Gates, supra, at 2348 (White, J., concurring) (quoting Spinelli, 393 U.S. at 417, 89 S.Ct. at 589 (citations omitted) (emphasis in original). Since the issue in this case involves the informant's "veracity," we shall focus on those cases in which this prong was challenged.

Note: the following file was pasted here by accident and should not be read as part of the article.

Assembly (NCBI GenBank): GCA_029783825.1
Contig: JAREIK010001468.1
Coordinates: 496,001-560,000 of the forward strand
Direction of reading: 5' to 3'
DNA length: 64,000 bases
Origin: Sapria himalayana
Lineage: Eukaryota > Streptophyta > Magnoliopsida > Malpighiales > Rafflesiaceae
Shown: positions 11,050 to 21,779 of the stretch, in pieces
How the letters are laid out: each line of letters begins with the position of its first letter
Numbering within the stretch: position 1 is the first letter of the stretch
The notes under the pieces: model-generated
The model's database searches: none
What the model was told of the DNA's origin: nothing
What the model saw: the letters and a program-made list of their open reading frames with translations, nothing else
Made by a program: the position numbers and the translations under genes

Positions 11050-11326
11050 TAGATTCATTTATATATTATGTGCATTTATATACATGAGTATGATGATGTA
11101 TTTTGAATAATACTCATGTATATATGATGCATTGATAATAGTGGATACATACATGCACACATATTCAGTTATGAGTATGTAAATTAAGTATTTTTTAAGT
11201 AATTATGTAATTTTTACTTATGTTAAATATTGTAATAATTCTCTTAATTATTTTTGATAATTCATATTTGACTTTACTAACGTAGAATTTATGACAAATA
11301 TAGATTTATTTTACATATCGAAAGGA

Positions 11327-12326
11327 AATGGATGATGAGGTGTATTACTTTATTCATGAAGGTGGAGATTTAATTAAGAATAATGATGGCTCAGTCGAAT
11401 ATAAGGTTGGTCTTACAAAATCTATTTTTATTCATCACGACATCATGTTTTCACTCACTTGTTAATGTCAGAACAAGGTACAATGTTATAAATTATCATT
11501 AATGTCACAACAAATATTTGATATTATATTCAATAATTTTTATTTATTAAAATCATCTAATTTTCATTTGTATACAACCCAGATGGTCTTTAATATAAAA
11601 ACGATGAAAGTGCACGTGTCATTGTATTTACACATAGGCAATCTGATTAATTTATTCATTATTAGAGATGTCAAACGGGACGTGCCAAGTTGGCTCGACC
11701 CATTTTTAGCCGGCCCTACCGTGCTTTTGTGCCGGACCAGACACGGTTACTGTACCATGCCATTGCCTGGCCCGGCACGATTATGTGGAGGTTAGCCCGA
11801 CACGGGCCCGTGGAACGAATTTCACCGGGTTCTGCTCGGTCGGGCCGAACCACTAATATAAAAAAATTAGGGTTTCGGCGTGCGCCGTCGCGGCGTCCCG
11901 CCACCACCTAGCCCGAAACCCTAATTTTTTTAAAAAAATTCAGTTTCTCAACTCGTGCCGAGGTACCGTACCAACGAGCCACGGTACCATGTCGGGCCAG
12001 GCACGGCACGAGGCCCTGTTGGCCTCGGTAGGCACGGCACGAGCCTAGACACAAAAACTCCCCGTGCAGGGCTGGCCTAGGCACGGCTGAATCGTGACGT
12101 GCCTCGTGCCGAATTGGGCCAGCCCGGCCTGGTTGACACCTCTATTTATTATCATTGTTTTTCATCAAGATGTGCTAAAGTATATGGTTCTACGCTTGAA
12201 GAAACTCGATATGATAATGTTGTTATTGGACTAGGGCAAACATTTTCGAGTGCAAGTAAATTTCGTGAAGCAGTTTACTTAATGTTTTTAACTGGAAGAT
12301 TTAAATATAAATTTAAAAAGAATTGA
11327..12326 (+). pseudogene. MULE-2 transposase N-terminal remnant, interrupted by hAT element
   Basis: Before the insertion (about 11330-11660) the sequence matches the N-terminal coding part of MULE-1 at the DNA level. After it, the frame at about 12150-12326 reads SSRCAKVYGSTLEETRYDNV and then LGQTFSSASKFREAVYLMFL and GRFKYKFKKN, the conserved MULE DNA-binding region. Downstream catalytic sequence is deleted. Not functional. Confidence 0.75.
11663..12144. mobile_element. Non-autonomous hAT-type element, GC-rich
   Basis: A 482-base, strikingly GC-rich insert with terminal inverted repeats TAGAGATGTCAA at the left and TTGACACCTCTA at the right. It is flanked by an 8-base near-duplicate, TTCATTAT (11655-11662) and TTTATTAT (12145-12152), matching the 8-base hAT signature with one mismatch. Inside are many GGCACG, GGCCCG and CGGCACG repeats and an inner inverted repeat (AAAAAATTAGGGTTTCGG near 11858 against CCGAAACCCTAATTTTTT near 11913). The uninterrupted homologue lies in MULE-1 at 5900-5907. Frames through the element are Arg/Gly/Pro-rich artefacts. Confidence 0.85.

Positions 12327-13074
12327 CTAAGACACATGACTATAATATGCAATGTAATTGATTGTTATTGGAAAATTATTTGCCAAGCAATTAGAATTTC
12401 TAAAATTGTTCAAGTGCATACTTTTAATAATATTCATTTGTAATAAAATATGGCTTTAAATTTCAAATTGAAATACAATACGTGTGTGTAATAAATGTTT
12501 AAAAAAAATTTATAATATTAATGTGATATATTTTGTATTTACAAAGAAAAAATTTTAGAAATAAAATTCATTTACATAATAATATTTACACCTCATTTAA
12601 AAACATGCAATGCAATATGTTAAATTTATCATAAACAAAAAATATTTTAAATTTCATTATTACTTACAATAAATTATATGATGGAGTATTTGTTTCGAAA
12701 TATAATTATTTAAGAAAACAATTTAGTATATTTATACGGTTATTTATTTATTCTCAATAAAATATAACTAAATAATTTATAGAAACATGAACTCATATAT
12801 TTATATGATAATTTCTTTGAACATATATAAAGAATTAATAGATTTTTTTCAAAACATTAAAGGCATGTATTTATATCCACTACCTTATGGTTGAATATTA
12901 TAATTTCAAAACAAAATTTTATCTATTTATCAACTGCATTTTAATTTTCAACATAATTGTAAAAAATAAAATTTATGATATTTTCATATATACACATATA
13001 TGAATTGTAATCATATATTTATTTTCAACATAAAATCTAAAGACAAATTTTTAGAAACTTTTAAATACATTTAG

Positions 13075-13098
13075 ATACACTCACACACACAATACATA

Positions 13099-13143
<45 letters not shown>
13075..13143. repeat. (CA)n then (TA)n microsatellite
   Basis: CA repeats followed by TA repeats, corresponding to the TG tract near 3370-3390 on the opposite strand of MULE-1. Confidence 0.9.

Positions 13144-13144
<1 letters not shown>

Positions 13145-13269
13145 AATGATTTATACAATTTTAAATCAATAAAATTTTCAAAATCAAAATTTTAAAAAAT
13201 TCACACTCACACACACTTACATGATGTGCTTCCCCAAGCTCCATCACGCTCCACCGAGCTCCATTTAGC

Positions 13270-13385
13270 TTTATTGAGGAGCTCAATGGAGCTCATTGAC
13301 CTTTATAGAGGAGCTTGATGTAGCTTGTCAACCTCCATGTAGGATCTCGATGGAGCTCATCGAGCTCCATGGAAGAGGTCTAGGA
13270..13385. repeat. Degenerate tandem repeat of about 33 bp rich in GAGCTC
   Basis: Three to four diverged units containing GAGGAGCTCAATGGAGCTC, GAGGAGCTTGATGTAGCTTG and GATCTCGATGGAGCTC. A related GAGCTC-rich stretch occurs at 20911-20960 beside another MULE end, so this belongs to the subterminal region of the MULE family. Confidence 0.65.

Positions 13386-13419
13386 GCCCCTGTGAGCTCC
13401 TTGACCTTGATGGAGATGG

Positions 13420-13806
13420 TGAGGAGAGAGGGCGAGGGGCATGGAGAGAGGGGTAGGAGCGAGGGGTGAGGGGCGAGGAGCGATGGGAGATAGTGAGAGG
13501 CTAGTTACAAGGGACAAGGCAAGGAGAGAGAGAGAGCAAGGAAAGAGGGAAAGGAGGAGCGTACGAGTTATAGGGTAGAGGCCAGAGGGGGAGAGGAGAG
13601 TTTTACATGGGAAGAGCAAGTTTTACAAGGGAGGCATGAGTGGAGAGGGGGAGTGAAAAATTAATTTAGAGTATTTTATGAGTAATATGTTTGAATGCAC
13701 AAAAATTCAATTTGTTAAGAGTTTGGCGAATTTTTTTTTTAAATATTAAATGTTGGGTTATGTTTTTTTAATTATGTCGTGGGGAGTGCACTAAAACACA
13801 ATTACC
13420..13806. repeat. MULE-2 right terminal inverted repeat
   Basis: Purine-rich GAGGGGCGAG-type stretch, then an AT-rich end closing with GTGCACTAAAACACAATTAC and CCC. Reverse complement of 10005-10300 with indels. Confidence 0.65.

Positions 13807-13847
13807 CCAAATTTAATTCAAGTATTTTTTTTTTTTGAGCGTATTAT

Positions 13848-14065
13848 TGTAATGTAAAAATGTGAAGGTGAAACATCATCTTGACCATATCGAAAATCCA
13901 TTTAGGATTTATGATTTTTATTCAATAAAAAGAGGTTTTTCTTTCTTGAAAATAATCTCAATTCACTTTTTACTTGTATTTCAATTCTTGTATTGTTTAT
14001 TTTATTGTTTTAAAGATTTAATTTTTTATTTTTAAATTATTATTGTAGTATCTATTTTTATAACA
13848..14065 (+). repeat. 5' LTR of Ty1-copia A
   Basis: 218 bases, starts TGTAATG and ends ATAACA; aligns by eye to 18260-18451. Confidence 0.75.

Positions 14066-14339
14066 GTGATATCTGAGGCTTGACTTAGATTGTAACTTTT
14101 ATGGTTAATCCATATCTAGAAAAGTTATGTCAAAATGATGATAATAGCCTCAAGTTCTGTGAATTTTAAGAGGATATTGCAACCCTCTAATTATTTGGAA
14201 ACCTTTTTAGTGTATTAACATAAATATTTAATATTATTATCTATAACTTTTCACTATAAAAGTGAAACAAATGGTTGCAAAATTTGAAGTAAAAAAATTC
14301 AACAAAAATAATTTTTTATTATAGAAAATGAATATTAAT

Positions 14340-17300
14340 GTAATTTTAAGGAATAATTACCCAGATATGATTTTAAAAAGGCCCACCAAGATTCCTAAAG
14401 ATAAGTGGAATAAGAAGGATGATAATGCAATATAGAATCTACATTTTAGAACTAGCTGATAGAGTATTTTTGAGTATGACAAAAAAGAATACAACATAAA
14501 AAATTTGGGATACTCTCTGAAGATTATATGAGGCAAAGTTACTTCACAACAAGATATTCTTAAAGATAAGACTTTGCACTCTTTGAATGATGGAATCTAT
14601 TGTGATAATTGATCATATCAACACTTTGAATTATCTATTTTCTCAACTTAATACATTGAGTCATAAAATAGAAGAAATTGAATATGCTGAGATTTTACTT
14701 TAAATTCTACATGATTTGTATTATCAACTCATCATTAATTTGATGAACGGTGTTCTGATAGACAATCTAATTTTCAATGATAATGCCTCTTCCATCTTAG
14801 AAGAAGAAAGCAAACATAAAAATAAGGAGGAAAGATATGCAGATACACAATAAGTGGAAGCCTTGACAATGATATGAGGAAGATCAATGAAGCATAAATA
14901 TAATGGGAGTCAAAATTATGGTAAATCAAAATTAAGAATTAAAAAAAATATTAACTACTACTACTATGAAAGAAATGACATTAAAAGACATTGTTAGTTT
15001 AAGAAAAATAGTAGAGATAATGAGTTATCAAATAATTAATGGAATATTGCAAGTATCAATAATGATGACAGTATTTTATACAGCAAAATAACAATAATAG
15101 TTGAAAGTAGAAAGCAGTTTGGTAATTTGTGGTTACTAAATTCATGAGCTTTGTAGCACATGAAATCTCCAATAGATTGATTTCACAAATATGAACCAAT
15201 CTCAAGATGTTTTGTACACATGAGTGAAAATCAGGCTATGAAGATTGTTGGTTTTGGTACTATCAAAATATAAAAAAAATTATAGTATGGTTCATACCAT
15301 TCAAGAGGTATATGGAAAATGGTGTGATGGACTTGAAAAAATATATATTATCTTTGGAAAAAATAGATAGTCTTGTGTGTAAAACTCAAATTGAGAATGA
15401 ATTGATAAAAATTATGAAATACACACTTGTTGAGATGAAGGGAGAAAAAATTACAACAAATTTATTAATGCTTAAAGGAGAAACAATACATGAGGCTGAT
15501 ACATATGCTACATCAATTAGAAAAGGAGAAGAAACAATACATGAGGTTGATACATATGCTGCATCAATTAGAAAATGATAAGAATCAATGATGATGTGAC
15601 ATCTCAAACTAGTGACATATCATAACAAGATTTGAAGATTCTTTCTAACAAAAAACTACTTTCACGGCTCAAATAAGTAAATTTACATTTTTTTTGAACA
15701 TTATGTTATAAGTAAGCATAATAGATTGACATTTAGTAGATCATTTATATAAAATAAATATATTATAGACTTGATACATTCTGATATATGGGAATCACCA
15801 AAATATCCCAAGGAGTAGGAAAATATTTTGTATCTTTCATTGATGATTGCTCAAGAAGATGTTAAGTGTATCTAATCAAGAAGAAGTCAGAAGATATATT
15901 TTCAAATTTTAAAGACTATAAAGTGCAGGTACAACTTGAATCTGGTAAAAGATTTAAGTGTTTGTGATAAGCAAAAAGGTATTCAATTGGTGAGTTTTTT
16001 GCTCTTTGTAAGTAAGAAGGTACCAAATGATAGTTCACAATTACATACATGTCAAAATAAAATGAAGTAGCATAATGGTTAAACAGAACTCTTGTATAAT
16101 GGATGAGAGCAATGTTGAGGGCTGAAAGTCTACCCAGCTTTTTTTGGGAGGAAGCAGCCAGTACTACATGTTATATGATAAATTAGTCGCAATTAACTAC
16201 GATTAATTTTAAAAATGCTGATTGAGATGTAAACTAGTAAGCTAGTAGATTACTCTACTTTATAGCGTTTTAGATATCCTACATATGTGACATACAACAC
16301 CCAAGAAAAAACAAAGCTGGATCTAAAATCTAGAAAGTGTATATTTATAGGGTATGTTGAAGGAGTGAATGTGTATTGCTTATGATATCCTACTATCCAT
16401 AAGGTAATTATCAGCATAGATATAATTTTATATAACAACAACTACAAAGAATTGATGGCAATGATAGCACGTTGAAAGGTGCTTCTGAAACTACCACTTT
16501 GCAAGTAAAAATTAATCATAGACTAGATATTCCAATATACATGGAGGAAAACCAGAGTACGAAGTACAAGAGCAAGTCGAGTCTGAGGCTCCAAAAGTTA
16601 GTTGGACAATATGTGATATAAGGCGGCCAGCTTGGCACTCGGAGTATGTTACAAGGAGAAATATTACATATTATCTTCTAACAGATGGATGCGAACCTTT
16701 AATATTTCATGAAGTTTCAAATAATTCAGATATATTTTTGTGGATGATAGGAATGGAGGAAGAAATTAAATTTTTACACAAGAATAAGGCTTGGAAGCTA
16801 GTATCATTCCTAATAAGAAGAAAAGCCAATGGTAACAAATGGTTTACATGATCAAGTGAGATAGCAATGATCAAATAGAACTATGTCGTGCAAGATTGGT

We should note first that in all of the cases we discuss below, the tip came from an identified informant instead of an anonymous tipster as in Aguilar and Spinelli. We have held, however, that "nothing is added to [law enforcement officials'] affidavits by the naming of the informants. When hearsay affidavits from informants are submitted to a magistrate, the concerns of Aguilar must be met if he is to fulfill his constitutional role. The naming of informants places no facts relevant to their trustworthiness before the magistrate." United States v. Martin, 615 F.2d 318, 325 n. 9 (5th Cir.1980). Thus, we have subjected hearsay affidavits from named declarants to the same rigors under Aguilar as those from confidential sources. See, e.g., United States v. Barham, 595 F.2d 231, 244 (5th Cir.1979), cert. denied, 450 U.S. 1002, 101 S.Ct. 1711, 68 L.Ed.2d 205 (1981); United States v. Ashley, 569 F.2d 975 (5th Cir.), cert. denied, 439 U.S. 853, 99 S.Ct. 163, 58 L.Ed.2d 159 (1978). But cf. United States v. Campbell, 575 F.2d 505 (5th Cir.1978) (identified, unpaid informant who gave detailed information was exempt from informant-credibility prong of Aguilar ); United States v. Darensbourg, 520 F.2d 985 (5th Cir.1975) (same).1